It is often useful to transform a measured signal into a form that is more easily interpreted. Thus, in voltammetry, where the measurement is of a current responding to a perturbation of the electrode potential, the complications arising from diffusional transport may be readily alleviated through the use of semioperators or convolutions. The use o...

Diffuse double layers merge in narrow electrochemical cells. The distribution of ions, and the accompanying electrical properties, are predicted under static conditions that are mild enough not to engender electrochemical reactions. The predictions rest on assumptions that are not egregiously unreasonable. The potential and concentration profiles a...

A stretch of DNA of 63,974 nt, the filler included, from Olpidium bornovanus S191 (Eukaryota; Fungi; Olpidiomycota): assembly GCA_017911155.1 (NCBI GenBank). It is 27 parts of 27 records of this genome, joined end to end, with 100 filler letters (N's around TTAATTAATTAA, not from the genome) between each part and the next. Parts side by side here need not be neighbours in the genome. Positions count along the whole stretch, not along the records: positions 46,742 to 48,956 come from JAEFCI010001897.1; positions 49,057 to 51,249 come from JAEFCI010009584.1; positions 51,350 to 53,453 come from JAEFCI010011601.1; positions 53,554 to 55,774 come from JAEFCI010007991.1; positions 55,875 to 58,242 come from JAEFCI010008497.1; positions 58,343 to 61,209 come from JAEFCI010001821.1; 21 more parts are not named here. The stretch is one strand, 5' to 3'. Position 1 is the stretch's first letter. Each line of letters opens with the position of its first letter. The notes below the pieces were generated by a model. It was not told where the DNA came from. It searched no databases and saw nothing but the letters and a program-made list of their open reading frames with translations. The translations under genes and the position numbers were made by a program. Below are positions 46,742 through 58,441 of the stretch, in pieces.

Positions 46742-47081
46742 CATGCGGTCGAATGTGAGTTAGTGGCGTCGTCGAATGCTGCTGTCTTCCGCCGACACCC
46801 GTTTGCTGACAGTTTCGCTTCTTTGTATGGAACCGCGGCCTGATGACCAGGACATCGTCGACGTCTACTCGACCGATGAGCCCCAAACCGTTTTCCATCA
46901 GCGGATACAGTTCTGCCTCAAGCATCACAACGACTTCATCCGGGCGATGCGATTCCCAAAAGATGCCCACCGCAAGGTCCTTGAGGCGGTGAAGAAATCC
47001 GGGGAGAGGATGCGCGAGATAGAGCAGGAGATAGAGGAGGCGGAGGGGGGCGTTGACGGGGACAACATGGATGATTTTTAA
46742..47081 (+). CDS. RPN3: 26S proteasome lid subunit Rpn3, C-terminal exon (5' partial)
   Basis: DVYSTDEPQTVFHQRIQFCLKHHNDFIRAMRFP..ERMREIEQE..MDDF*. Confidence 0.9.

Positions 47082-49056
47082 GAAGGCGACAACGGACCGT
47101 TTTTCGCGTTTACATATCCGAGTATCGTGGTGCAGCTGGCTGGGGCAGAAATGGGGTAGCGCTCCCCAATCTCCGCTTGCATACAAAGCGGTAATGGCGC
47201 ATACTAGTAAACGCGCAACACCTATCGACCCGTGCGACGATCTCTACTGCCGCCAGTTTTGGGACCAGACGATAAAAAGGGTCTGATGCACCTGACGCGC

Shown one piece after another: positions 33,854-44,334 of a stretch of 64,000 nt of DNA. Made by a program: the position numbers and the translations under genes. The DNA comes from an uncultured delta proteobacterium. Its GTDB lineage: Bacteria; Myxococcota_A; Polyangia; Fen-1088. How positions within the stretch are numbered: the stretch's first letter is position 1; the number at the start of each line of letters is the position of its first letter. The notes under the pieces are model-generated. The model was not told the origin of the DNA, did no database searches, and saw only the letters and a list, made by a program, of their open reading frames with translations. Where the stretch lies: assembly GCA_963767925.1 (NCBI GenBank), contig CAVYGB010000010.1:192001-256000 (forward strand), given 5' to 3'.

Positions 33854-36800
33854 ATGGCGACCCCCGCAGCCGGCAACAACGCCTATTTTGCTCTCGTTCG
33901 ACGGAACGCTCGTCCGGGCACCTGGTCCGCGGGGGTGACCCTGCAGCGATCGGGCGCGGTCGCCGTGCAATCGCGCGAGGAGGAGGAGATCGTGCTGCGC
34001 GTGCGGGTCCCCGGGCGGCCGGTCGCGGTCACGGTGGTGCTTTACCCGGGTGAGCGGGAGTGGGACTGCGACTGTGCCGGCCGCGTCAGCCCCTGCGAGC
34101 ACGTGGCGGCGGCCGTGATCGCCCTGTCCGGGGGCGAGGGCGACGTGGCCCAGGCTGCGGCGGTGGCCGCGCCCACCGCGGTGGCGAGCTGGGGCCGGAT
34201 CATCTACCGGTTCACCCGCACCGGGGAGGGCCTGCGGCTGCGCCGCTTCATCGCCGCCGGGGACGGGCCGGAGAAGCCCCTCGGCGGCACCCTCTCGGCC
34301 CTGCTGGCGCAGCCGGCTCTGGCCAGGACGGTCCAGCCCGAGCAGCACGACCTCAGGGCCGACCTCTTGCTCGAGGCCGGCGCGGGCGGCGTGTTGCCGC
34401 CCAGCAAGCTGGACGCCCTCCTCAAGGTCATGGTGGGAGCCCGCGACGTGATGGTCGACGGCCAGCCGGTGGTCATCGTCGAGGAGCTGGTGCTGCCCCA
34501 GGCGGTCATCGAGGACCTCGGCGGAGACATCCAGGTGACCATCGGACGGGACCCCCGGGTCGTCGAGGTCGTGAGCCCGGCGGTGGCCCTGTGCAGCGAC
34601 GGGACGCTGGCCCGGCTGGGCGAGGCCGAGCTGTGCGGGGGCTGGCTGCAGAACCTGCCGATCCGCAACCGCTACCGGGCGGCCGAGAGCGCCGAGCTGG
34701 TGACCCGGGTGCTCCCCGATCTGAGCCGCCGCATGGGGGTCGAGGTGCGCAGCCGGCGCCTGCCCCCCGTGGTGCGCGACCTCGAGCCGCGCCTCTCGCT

It is frustrating when a power (or other) series fails to converge, preventing the straightforward calculation of values of a function of interest. Here, the discussion focuses on two algorithms, discovered long ago but not well known, by which the sums of series may be calculated arithmetically, notwithstanding the divergence of the series. A powe...

Beer’s law describes the diminution in intensity as light passes through an absorbing medium. Photometry, the primary application of the law in chemistry, is used to deduce the concentration of a light-absorbing component from the decrease in the intensity of monochromatic radiation during passage through a known length of the medium. This article...

Steady-state voltammetry is easily attained in narrow cells. Here we develop an exact mathematical description of one of the simplest instances, in which a redox pair is present, but without supporting electrolyte. The Nernstian oxidation that depolarizes the anode is partnered at the nearby cathode by the converse reduction. The resulting voltammo...